Under the Omnibus Order, as amended by the Supplemental Order, Enron extended or replaced the letters of credit that were outstanding under its Second Amended DIP Credit Agreement (as defined in the Omnibus Order) with a new agreement with Wachovia Bank National Association. Under this agreement, Enron and certain other Reorganized Debtors were authorized to issue letters of credit on a secured basis, in an amount not to exceed $25 million, in order to replace the existing letters of credit outstanding under the Second Amended DIP Credit Agreement. Applicants, other than Portland General, seek authorization to replace or extend such letters of credit and to enter into one or more new letter of credit agreements for the issuance of letters of credit in an aggregate amount of up to $25 million, as necessary, during the Authorization Period.

The replacement letters of credit would be cash collateralized and would not be guaranteed by any subsidiaries of Enron, including Portland General. To the extent that a letter of credit is issued on behalf of an Enron subsidiary, such subsidiary would post the cash collateral. The reimbursement obligations in connection with the letters of credit would not be secured by a pledge of Portland General stock under the facilities authorized in this Application. In addition, no letters of credit would be issued on behalf of Portland General.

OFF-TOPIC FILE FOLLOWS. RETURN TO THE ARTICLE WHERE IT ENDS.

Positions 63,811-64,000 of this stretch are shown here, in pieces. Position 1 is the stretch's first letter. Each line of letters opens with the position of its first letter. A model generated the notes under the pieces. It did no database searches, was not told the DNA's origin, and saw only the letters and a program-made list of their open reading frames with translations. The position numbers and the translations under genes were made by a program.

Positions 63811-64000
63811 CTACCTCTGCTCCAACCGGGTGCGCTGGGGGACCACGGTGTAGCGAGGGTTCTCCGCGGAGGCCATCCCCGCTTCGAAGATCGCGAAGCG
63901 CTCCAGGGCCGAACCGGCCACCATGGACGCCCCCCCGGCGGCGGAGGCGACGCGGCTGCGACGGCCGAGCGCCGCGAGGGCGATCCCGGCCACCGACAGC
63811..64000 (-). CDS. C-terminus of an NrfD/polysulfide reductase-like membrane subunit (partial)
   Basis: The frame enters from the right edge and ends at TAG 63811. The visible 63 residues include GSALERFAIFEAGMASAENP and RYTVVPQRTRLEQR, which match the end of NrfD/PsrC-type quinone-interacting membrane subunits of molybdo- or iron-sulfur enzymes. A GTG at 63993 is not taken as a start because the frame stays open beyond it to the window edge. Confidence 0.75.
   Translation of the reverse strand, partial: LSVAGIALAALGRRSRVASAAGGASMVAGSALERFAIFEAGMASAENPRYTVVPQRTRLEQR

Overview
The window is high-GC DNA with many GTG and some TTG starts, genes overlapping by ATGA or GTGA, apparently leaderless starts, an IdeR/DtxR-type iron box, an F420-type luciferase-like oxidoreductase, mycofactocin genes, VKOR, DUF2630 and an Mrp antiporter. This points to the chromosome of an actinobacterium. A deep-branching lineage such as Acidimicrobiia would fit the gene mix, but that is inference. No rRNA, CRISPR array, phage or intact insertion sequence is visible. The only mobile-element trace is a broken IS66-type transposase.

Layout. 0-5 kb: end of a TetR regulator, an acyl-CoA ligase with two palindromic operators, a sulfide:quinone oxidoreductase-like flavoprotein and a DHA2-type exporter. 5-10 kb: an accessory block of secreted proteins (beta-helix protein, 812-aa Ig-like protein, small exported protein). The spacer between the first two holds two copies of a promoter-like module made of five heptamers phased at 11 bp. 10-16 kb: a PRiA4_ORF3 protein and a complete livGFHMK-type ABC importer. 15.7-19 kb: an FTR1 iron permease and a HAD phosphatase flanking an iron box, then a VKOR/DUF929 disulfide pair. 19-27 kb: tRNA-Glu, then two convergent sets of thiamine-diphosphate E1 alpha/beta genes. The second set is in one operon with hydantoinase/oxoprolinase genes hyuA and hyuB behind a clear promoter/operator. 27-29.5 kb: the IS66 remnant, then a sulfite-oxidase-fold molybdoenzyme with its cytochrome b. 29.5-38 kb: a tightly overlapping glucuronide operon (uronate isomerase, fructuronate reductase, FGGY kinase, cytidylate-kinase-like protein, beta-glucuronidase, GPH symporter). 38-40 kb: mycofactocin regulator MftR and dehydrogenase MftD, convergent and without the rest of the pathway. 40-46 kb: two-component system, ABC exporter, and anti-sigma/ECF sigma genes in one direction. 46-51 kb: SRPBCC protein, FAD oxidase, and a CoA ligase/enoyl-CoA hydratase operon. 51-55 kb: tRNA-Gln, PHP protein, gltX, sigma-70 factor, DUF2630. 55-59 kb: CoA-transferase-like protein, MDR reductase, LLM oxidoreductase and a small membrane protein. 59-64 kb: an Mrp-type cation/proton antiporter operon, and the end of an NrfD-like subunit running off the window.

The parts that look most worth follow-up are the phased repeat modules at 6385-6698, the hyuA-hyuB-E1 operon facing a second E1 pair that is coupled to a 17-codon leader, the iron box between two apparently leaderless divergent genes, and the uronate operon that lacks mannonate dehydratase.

B. Enron Cash Management

Following the Effective Date and consistent with the Plan, Applicants have managed cash on a centralized basis to facilitate implementation of the Plan. In the normal course of operations and as approved by the Amended Cash Management Order issued by the Bankruptcy Court, Enron and its subsidiaries have an active cash management system and overhead cost allocations that result in significant intercompany transactions recorded as intercompany payables, receivables and debt. With respect to activity in which one party is a Reorganized Debtor, an interest rate equal to one month London Interbank Offered Rate (“LIBOR”) plus 250 basis points is charged on outstanding balances. With respect to activity between non-debtors, no interest is charged.

Applicants seek Commission authorization for associate companies, other than Portland General, to continue to borrow and lend funds during the Authorization Period under these terms. Portland General is not a lender to Enron or any other Enron group company and will not make loans under the authorization requested. Applicants maintain that except as noted below Portland General does not seek authorization in this Application to lend to Enron or any other Enron group company.

C. Portland General Cash Management Agreements